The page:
ANNYA SAND, Untitled, 2007, oil on canvas, 147 × 114 cm. Courtesy International Art Development Association, Paris.


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Kazakhstan continues to face a complex political landscape under President Nursultan Nazarbayev, the country’s first and only post-Soviet leader, who has attracted widespread criticism for his policies. Despite being an ethnically multicultural and religiously diverse nation with plentiful natural resources, including oil and gas, the government offers few contemporary cultural activities and limited support for today’s artists. A rich cultural tradition in applied arts and music is upheld over fine arts, which were only introduced under direct Soviet rule, from the late 1930s to 1991. 

The Soros Center for Contemporary Art, once the primary organization for artists, closed in 2009, limiting the domestic art scene’s activities. However, since 2013 the nonprofit International Art Development Association (IADA), based in the cultural capital of Almaty with a branch in Paris, has initiated exhibitions of Kazakh artists at home and abroad. Founded by Kazakh curators Dina Baistassova, Indira Dyussebayeva and Laurent Lehmann, IADA aims to cultivate an artistic exchange between Central Asian and European artists through such projects as “The Other Side of Midnight” (9/26–12/5), a solo show by Israeli-British sculptor and installation artist Zadok Ben-David, at the National Museum of Kazakhstan, in Astana. Also in Astana, Kazakhstan’s capital, the Museum of Modern Arts held a jubilee exhibition (1/15–2/15) of paintings and graphic art by the respected mixed-media artist Sultan Ilyaev.

Back in Almaty, leading art institution Kasteev State Museum of Arts is known for a strong collection of fine and applied art that includes significant bodies of work from Russia, China, Japan, India and Western Europe. In 2014, the museum announced plans to mount a number of midcareer retrospectives with leading Kazakh contemporary artists throughout 2015, part of a partnership with the new Almaty-based Aspan Gallery, founded by former Christie’s postwar and contemporary art specialist Meruyert Kaliyeva. The series will commence in February with the provocative mixed-media artist Erbossyn Meldibekov.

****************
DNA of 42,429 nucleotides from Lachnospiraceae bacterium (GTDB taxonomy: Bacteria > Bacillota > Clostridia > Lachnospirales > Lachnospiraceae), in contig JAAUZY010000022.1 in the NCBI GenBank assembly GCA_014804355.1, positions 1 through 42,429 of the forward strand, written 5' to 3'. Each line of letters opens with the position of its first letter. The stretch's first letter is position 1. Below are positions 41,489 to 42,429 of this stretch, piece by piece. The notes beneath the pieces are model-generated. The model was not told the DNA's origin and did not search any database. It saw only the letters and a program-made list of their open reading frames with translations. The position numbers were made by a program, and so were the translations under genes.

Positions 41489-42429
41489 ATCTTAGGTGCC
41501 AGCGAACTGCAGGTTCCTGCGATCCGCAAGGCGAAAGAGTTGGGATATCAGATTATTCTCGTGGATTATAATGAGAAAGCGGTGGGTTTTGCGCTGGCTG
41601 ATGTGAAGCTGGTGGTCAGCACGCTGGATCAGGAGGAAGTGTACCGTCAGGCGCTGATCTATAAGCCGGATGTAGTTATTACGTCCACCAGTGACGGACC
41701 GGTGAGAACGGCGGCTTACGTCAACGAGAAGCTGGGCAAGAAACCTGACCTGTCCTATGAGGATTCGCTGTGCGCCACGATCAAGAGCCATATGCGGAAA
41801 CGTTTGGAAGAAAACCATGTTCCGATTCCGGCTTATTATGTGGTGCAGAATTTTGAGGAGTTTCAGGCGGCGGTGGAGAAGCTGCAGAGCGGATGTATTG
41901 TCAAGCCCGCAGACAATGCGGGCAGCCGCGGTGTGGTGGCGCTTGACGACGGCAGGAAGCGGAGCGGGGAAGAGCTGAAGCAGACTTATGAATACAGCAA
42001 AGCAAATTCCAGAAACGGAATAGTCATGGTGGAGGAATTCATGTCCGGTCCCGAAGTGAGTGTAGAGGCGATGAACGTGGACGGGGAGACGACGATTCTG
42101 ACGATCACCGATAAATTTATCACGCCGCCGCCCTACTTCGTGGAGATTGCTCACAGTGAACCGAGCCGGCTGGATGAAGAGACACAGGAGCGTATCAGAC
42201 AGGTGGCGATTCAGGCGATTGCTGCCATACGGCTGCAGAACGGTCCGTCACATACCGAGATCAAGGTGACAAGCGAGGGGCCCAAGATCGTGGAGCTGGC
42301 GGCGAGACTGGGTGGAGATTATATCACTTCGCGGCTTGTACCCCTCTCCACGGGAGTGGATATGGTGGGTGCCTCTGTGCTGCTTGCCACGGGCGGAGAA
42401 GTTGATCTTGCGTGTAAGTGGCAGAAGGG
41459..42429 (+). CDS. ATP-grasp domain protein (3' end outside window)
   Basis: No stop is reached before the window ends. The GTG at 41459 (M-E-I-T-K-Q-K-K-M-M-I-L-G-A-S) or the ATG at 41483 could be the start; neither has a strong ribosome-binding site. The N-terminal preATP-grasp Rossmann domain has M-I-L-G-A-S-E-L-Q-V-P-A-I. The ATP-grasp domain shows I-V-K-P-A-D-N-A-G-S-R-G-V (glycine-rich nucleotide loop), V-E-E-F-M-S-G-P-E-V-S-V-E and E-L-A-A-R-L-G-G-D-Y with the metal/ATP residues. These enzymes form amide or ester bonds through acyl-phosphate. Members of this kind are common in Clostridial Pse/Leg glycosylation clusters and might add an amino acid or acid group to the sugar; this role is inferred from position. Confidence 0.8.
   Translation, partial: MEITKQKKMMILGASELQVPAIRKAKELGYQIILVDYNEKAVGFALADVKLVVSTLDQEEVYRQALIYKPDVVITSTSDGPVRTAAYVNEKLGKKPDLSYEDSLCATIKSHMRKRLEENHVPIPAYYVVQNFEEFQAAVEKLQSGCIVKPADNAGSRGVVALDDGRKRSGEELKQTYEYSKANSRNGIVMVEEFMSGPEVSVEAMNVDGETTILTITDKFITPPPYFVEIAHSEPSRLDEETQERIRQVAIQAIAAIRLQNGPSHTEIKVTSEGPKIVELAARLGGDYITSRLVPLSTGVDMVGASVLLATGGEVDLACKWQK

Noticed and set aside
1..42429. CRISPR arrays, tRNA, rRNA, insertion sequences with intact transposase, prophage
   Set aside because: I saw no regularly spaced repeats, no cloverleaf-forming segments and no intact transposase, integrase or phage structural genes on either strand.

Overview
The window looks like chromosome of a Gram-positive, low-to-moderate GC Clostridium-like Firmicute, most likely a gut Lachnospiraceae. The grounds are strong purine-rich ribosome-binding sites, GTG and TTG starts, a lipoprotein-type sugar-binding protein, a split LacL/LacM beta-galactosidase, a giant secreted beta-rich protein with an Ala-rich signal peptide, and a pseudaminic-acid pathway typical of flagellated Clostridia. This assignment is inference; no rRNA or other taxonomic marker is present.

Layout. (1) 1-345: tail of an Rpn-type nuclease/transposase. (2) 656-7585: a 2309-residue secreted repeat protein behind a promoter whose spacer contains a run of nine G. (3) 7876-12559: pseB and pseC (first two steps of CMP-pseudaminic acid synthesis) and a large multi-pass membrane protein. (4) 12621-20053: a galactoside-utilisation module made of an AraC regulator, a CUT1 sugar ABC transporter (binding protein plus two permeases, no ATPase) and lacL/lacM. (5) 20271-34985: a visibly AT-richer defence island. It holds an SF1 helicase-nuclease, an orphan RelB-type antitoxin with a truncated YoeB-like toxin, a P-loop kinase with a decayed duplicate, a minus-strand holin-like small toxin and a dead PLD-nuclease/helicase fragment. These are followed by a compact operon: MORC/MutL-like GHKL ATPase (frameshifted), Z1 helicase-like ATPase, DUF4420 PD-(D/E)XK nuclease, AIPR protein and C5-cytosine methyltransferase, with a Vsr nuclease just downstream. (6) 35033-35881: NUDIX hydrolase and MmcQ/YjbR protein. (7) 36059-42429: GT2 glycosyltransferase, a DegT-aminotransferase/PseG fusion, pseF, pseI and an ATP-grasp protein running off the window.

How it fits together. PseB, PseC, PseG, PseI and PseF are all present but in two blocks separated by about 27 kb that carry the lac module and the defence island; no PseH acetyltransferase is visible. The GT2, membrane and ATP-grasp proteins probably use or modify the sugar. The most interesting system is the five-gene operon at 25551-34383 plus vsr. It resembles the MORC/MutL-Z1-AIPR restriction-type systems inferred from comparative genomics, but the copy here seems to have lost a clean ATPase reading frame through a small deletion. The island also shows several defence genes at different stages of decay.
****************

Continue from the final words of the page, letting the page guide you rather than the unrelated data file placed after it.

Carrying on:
In September, Kazakhstan’s oldest gallery, Tengri Umai, put forth a semi-retrospective of the avant-garde collective Kyzyl Traktor (“Red Tractor”) entitled “777” (8/30–9/28). Another established gallery, Ular Art Gallery, promotes socialist realism alongside contemporary work. In February it hosted a solo exhibition of painter Esnazarovoy Perizat inspired by myths and legends (2/19–3/15). 

Abroad, at Rossi & Rossi in Hong Kong, David Elliott guest-curated a solo show by Erbossyn Meldibekov (4/5–5/3), presenting the artist’s long-term investigation into post-Soviet monumentality. 

At Art Dubai, Kazakh artists were featured in the Slavs and Tatars-curated Marker section, the fair’s nonprofit, themed program of exhibitions, talks and research projects (3/19–22), which in 2014 focused on Central Asia and the Caucasus. IADA participated in Marker as well as the educational program, while Almaty-based Asia Art+, co-founded and directed by curator Yuliya Sorokina, displayed works by husband-and-wife duo Victor Vorobyev and Yelena Vorobyeva, known for their photography and video art works. Elsewhere at Art Dubai, Milan-based gallery Laura Bulian also showed works by Vorobyev and Vorobyeva, as well as Uzbekistani artist and Red Tractor co-founder Said Atabekov, known for his installations, performances and video works. 

In London, MacDougall Fine Art Auctions hosted a solo exhibition of Kazakh classical pianist and artist Sholpan Sharbakova’s dynamic, colorful paintings (12/8–14), organized by UK-based Russian artist and curator Iulia Filipovscaia. Elsewhere in London, Sotheby’s held “At the Crossroads 2: Contemporary Art from Istanbul to Kabul” (3/27–4/1), which included photographic work by Almagul Menlibayeva. 

Earlier in the year, Menlibayeva participated in the prologue show of the Honolulu Biennial in Hawaii, “Chain of Fire” (10/30–11/9), curated by the Honolulu Biennial Foundation. Rounding out the “Year of Kazakhstan in France,” Strasbourg’s Museum of Modern and Contemporary Art presented “La Vie est une Légende”
(12/6–3/8/15), a survey of midcareer, post-Soviet Kazakh artists including heavyweight Erbossyn Meldibekov, among others. 

Looking ahead, the IADA will launch a multicity educational program to raise awareness of contemporary art from Kazakhstan and its neighbors, kicking off at the 56th Venice Biennale. Aspan Gallery will run a parallel program of smaller exhibitions concurrent with its collaboration with the Kasteev Museum.